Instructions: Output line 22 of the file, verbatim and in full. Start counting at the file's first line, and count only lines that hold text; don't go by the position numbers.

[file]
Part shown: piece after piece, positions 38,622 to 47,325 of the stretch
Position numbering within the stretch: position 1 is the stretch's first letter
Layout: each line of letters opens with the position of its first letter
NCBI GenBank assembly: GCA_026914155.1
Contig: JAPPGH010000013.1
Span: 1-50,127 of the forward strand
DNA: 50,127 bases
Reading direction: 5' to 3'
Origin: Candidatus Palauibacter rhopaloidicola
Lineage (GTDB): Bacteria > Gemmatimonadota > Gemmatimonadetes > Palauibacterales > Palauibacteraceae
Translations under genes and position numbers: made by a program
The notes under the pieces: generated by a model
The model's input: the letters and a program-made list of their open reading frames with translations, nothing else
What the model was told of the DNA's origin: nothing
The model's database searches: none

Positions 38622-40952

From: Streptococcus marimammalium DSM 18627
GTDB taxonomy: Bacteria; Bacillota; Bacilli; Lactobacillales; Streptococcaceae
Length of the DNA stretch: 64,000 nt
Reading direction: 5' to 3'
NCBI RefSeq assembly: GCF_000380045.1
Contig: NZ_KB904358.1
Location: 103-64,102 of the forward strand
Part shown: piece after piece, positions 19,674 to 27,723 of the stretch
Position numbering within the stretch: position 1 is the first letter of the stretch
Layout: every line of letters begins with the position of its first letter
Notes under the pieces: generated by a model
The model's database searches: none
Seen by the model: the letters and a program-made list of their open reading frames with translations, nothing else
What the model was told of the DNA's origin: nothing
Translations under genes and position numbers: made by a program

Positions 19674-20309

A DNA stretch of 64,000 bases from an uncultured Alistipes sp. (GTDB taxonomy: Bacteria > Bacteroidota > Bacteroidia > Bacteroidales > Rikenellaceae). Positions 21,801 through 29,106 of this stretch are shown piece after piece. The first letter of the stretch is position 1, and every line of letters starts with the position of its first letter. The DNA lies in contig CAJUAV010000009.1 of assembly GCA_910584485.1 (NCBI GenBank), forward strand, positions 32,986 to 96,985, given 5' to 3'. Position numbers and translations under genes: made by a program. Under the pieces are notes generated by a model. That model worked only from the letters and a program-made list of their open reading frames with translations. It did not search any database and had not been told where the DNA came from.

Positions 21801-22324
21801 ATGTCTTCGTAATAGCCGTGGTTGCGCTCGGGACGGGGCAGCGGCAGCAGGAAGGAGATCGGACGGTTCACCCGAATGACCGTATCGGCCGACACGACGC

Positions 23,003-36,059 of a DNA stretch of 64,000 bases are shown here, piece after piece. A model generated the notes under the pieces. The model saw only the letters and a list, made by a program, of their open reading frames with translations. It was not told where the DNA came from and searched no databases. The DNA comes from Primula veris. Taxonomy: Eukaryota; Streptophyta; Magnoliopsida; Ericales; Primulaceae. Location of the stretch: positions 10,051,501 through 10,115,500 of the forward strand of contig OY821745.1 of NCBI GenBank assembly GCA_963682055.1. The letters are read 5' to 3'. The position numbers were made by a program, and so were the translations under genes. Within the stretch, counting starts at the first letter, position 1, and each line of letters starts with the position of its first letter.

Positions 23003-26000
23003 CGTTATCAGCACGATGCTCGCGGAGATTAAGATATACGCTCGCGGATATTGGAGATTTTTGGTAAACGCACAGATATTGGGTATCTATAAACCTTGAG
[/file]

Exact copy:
Contig: NZ_KB904358.1